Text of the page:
In 1958, ten-year-old Daniel is being punished by his esteemed school-teacher, Monsieur Brulé, and subsequently shut up in the history storage room.
There, he is surrounded by those kitschy, giant posters illustrating key moments of French history found in all French state schools from the 1950s and well into the 70s.

The plotline, thus, consists in the author's youngster self commenting l'histoire de France.
To the reader, it is more of a witty reminder than an educational text, but as such it is very entertaining.

Moreover, the illustrations are numerous, overwrought and presumably dripping with nostalgia to most adult Frenchmen.

Tuesday, February 19, 2013

Cathy's Book - Steward, Weissman, Brigg

One of the major upsides to teaching is learning stuff from students.
Had it not been for Kimberley's book essay last week, most likely I would never have come across 'Cathy's Book'.
(Especially seeing how my own teenager barely seems to average 6 books a year.)
(Dear God, where did I go wrong, and how do I fix it???)

'Cathy's book' is smart, thought-provoking, action-packed and written in a sleek and innovative style. There is a blog to go with it..! (Figured I was too old for that, though.)

Cathy herself feels closely related to Katniss Everdeen or Kiki Strike, another young adult-literature favourite of mine. Their personality is sort of the opposite to passive and submissive Bella Swan.

Wiser from my 'Uglies'-experience, I can't make up my mind whether I also want to read the two sequels to 'Cathy's Book', however. I'm going to ask Kimberley for advice.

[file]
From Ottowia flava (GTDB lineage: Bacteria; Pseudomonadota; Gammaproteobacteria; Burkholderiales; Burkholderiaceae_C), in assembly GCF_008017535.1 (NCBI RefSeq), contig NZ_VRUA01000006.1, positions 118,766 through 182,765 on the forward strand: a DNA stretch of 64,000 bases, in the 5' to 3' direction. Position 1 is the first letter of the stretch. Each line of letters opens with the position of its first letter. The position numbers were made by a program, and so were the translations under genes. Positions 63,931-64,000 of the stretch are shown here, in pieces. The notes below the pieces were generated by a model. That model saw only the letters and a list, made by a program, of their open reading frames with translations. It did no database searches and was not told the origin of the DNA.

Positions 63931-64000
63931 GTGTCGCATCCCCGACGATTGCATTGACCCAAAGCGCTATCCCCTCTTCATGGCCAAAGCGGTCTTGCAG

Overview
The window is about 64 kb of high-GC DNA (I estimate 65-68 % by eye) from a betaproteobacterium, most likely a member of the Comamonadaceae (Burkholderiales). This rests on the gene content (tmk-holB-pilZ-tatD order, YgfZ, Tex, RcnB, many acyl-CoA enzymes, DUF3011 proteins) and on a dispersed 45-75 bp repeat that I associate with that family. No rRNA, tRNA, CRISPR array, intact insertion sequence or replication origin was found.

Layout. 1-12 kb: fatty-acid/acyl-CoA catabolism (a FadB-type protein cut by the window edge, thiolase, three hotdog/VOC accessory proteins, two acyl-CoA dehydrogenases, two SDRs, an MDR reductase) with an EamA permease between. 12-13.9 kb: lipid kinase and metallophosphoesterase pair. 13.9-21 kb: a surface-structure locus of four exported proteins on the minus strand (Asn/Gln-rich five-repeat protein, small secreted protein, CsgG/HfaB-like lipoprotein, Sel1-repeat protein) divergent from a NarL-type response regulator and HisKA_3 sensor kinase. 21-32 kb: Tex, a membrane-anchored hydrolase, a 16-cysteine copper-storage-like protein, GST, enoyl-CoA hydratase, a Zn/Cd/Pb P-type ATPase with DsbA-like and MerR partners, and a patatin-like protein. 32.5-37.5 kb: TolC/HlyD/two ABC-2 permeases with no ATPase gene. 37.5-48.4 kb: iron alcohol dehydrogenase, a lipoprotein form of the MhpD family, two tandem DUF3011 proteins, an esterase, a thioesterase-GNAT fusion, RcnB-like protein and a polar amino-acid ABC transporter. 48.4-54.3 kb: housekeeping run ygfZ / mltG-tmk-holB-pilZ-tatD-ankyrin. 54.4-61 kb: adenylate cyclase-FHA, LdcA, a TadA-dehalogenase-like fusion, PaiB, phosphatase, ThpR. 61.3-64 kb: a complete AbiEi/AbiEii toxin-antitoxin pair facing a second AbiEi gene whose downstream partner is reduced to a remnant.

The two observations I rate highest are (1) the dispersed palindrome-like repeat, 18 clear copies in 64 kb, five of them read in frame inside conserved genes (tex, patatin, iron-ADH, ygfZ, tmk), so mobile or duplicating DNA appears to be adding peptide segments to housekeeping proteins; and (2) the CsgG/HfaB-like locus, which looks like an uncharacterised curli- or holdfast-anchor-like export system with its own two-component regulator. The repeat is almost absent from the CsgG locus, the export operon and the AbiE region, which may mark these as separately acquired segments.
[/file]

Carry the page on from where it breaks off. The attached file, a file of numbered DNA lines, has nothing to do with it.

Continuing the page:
Monday, February 18, 2013

La Cité de la Peur - A. Berbérian (1994)

My love for all things Alain Chabat is rather newfound, so I had not seen this film before.
It is a second degree satire of detective films, about a mysterious serial killer, wreaking havoc among projectionists during the Cannes film festival (ultimately caught in a giant mousetrap).

It is obvious Chabat and his band of buddies had fun making this film, but unfortunately that does not necessarily make it a good film. It is diverting but slightly immature, like something you would expect from a group of university students.

P.S. Can't help wondering : With Farrugia at the head of a cable network (Comédie +), and Chabat making hugely enjoyable films every now and then, what is Lauby up to these days, except walking her lapdog along the Seine (I have ocular proof of that one)??

Sunday, February 17, 2013

Gay Men Don't Get Fat - Simon Doonan

After doting on Doonan's autobiography (
I purchased his latest opus, administering style tips and his quirky, idiosyncratic axioms.

By his own account, gay men are deft at this, as "Secrecy and codified communications are part of our way of life... The ability to decode those around us at great speed can mean the difference between an evening of fine dining and an evening at the emergency room."

Frankly, the "we gays" approach tend to feel a little old school to me, but then for all his flair in style, Doonan is 60 so maybe that is only to be expected.

This was not as much fun as 'Beautiful People' but still witty and well-expressed.

The high points were the name-dropping parts; after designing the auction installation of Marilyn Monroe's long-boxed personal estate, for instance, Doonan reports she owned more first edition books than jewelry and clothes.
(I had always thought her intellectual side was more of a wish to be taken seriously.)

Saturday, February 16, 2013

Alvin and the Chipmunks 3 - M. Mitchell (2011)

Am having a hard time determining which is worst :

... that this kind of junk actually gets made and distributed?
... that my very own offspring actually enjoys watching it?

Friday, February 15, 2013

The Chimney Sweeper(s) - William Blake

I was going to copy the whole text so you could read it, but as one of my goals with this blog is to keep the posts short, I think I might just stick it to the end of this post instead...